March 28, 2012
Agreement benefits local carpenters, University
CARBONDALE, Ill. -- An agreement between Southern Illinois University Carbondale and the Carpenters’ District Council of Greater St. Louis and Vicinity will benefit local carpenters and the Touch of Nature Environmental Center.
The agreement will provide volunteer labor by local carpenters for projects at Touch of Nature, and will help the under- or unemployed workers maintain their health insurance benefits.
The first project begins Monday, April 2, and will involve putting a new roof on Little Grassy Lodge, the hotel/conference facility. The University will provide materials, tools and equipment. The project should be complete April 6.
“This agreement reflects the strong relationship we have enjoyed with the Carpenters District Council for many years,” Chancellor Rita Cheng said. “This is a great public-private partnership that benefits local workers and their families and the University.”
Phil Gatton, director of Plant and Service Operations at SIU Carbondale, said the agreement means that some deferred maintenance projects will be completed. The carpenters will do the work as part of their member retention strategy “and it’s work we are not able to get done otherwise” due to budgetary constraints, Gatton said.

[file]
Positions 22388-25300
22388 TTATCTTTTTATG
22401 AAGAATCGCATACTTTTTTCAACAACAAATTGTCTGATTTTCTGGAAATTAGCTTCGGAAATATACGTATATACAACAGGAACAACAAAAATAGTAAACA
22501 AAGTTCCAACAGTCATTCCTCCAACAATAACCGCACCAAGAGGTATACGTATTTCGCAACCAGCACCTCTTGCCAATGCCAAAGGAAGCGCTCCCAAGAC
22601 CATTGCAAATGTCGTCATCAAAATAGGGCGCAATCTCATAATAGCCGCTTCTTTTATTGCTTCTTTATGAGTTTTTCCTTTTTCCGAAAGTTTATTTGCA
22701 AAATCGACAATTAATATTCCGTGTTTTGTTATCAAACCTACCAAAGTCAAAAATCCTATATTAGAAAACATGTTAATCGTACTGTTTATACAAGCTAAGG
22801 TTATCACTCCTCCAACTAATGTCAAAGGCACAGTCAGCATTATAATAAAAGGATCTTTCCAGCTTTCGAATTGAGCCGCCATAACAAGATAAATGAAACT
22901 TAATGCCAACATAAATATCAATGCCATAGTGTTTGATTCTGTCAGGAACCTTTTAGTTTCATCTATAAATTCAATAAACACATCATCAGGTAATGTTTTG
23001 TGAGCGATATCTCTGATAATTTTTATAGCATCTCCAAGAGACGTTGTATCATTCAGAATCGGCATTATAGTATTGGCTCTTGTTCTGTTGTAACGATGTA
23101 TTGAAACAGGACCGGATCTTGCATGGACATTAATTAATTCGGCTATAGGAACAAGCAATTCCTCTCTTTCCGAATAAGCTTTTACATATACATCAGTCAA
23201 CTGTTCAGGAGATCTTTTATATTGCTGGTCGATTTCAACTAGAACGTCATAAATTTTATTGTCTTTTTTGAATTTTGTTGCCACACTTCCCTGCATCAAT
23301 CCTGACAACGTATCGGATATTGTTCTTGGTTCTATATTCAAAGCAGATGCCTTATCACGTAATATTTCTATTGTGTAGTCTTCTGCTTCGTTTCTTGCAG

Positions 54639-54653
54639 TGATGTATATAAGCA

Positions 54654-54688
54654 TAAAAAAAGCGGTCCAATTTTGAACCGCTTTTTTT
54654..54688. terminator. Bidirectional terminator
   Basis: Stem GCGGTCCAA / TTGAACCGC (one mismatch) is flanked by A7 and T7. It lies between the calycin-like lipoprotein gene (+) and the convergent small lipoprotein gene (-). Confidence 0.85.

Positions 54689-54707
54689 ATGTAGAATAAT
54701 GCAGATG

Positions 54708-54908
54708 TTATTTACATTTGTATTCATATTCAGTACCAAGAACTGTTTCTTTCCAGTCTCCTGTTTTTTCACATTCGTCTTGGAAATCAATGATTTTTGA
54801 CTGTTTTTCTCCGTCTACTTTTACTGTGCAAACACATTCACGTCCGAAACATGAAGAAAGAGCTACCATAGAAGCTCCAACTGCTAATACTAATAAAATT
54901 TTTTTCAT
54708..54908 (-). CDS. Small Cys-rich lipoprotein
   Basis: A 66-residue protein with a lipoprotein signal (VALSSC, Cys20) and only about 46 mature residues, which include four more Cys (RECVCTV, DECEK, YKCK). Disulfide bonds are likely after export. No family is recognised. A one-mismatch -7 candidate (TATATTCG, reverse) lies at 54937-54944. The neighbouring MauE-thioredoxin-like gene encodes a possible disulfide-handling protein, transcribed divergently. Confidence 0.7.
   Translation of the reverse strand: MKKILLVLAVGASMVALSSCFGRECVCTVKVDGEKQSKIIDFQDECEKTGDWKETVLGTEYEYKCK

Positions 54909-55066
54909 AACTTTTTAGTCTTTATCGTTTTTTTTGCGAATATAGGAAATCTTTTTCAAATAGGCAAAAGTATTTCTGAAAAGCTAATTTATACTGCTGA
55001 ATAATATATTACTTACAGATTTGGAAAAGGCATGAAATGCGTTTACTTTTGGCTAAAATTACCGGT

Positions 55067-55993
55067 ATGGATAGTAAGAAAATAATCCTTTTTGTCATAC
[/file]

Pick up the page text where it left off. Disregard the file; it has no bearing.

The work could extend to replacing doors, windows and siding on the buildings, some of which date to World War II, Gatton said.
The agreement “strengthens the bond between our two organizations,” said John Gaal, director of training and workforce development for the Carpenters’ District Council of Greater St. Louis and Vicinity. There are members of the union who work for the University’s maintenance staff, he said.
“We have members who have been under- or unemployed who have the skill sets and who are willing to volunteer and assist in the project,” he said.
The roof project at Little Grassy Lodge will use four journey-level workers and two apprentices, each of whom are within 50 miles of the University, Gaal said.
“I’m hoping this allows both organizations to strengthen their relationship,” Gaal said.
There are a number of union members who have taken off-campus classes in workforce education and development and industrial technology through the University’s program at Scott Air Force Base.
The union is involved with a pilot program where members volunteer their service and utilize their skills on qualified community service projects. This is the third project of its type, Gaal said. The other two involved rebuilding props for the St. Louis Police Department’s canine training center, and building new benches and bleachers for baseball and softballs fields in the city park in Freeburg.
One of the requirements for carpenters to maintain their health insurance benefits is that they must work a specified number of hours each year. With the economic downturn, this is a way for carpenters who have been out of work to help satisfy those requirements.
“If our members are nearing the end of a quarter and they don’t have enough hours of work they may lose out on their benefits,” Gaal said. “If we can get them on this project it might assist them in keeping their benefits intact for another quarter.”
Gaal points to the economic downturn that has hit the region hard. He noted that in April 2001, prior to the 9/11 terrorist attack, there were 2,100 active apprentices in the St. Louis apprenticeship program. By April 2011, that number dropped to 664.